Astute motoring enthusiasts might recognize the Autocar name as one that has been proudly emblazoned on the side of some of the largest, most robust, severe-duty trucks ever built. However, well before the big twelve-cylinder diesel monsters of the 1950s and 1960s, Autocar built small and medium-sized passenger cars out of its Ardmore, Pennsylvania factory beginning in 1900. Prior to being incorporated as Autocar, the company was known as Pittsburgh Motor Vehicle Company, founded in 1897, which produced a handful of three and four-wheel motor buggies.
Once Autocar established itself in its new Ardmore factory, it began production of a series of small runabouts and mid-sized touring cars, mostly powered by a twin cylinder engine, though a four-cylinder would join the range by 1905. Early Autocars would feature a revolutionary shaft drive arrangement – credited as the first American car so equipped. Autocars were exceptionally well made for their time, and period advertising rather bluntly claimed: “It cannot blow up or burn up.” We suppose expectations were somewhat low in the early days of the automobile! Autocar would eventually diversify into commercial vehicles and are also credited with creating one of America’s first purpose-built commercial trucks, which featured a forward mounted driver’s compartment to maximize load space – a primitive precursor to the cabover.
The Type X was offered between 1904 and 1906, with the most significant change coming in 1905 with the fitment of a steering wheel in place of the tiller for ease of control; another feature of the Autocar that would be touted in-period. The Type X was an attractive little runabout, with a twin cylinder engine mounted behind the front axle line, making about 12 horsepower. By 1906, the wheelbase had been increased by six inches for improved stability and comfort. The Type X and its stablemates sold well enough to private buyers, but Autocar’s resounding success with its commercial vehicles spelled the end for its passenger car business. As demand for the more profitable trucks grew, the cars would receive less and less attention, eventually fizzling out by 1911.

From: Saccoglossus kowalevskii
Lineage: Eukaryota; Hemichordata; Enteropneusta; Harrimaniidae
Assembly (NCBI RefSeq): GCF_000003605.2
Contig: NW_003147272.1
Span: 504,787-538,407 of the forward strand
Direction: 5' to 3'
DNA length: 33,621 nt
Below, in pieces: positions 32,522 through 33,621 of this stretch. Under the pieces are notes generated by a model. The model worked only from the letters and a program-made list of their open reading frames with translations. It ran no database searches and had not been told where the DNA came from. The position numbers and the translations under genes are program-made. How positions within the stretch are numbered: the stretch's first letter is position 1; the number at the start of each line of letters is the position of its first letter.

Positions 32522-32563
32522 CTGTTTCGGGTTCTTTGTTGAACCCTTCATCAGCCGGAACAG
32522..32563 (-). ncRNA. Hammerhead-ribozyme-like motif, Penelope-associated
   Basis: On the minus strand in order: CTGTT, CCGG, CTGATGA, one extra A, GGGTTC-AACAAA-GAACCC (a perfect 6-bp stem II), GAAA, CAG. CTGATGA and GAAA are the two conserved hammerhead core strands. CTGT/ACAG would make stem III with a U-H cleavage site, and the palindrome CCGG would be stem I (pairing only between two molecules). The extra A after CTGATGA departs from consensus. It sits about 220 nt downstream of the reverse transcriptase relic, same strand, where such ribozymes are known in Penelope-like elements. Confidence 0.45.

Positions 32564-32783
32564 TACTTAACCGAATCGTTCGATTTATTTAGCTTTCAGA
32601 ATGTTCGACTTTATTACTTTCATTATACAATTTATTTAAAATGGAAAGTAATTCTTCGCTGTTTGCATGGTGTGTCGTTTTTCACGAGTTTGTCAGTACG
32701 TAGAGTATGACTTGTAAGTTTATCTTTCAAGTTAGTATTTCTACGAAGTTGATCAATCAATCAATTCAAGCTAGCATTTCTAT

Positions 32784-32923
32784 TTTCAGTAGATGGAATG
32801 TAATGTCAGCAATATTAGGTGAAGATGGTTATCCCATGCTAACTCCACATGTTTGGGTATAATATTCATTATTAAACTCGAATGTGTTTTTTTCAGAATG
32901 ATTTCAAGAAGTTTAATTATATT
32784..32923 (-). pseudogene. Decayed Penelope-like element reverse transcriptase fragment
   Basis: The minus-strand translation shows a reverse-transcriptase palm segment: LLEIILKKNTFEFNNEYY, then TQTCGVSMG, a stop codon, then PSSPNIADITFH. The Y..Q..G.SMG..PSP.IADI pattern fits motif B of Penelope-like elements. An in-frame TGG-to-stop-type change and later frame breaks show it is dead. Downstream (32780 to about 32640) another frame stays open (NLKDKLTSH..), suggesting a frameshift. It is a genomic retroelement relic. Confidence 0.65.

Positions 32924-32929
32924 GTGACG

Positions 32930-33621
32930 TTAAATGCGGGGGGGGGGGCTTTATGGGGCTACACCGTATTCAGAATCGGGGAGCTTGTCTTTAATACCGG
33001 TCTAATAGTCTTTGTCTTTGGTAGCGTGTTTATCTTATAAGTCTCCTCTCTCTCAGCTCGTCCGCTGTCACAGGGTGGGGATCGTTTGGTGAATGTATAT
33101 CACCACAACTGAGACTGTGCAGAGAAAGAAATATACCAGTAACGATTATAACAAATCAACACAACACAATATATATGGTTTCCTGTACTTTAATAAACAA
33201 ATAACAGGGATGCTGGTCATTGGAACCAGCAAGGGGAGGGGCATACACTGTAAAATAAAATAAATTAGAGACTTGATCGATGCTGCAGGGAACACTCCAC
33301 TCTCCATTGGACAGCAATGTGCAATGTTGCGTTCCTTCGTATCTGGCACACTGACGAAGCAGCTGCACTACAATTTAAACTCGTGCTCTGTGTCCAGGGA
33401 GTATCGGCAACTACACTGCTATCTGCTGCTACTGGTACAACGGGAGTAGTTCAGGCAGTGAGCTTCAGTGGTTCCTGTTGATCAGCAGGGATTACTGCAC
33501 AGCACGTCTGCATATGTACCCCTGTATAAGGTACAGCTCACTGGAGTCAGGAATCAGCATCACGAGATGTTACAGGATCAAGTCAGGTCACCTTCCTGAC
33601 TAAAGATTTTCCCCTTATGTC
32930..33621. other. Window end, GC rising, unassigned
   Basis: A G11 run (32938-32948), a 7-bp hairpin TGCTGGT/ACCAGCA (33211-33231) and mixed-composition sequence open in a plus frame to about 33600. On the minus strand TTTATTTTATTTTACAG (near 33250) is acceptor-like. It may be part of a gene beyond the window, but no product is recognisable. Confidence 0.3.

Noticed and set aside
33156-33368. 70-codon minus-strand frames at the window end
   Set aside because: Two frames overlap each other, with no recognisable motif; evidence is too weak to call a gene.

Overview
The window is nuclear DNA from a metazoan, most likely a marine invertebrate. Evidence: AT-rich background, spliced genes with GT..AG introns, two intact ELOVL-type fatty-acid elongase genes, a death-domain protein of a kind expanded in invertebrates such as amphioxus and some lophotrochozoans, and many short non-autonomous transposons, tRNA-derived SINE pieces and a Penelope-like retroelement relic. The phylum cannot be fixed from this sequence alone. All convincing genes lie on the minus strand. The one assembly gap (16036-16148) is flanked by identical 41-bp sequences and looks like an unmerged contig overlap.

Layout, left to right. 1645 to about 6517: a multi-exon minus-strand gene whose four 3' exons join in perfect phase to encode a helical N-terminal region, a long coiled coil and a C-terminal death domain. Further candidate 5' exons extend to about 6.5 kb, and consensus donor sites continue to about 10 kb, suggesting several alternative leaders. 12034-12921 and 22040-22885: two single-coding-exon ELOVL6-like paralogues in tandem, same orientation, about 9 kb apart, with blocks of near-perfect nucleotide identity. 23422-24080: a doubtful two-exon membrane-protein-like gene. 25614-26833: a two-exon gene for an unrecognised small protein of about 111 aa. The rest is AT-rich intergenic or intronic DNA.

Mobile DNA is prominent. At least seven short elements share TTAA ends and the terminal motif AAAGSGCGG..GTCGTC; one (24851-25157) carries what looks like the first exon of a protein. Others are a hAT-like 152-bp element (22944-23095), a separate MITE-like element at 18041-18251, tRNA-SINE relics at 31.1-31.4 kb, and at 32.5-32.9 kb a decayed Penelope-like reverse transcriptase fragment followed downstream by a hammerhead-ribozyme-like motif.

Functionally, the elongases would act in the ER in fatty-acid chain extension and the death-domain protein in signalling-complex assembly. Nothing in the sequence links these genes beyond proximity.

This delightful Autocar Type X runabout is one of approximately six known surviving examples of the 713 Autocars constructed in 1906. It is an honest and attractive car, restored in a cheerful apple green and straw-yellow livery. The body is constructed mainly of wood, including the graceful steam-bent fenders. The hood is steel, and the paintwork is in good condition overall with consistent finish quality all around. Era-appropriate brass fittings include a pair of “Neverout” cowl lamps, with a single “Stay-Lit” tail light and various bits of hardware that collectively show a slight patina to the finish and appear well-maintained. It rides on wood-spoke wheels finished in contrasting straw yellow, which is repeated on the body’s coach stripes.
Driver and passenger sit atop a leather button-tufted bench, with weather protection provided by a black vinyl buggy top. The unique steering wheel features clever twist-controls for spark and throttle; an unusual alternative to the traditional hub-mounted levers, and an interesting glimpse of the type of creative thinking that fueled the automotive industry at the time.
For the Model X, Autocar used its proven horizontally-opposed two-cylinder engine. The little twin in our featured example is very well detailed with gray painted castings and plenty of nicely polished brass and copper fittings, clamps, and hardware. This Autocar encompasses the simple, pure enjoyment of early motoring and would be an excellent selection for Horseless Carriage Club of America events or local shows and driving tours. It appears to have been used only lightly since its restoration was completed, and will surely provide plenty of enjoyment to its next keeper. While Autocar as a company may be best remembered for its brutish heavy trucks, this Type X Runabout is a charming example of the firm’s innovative work in the early days of motoring.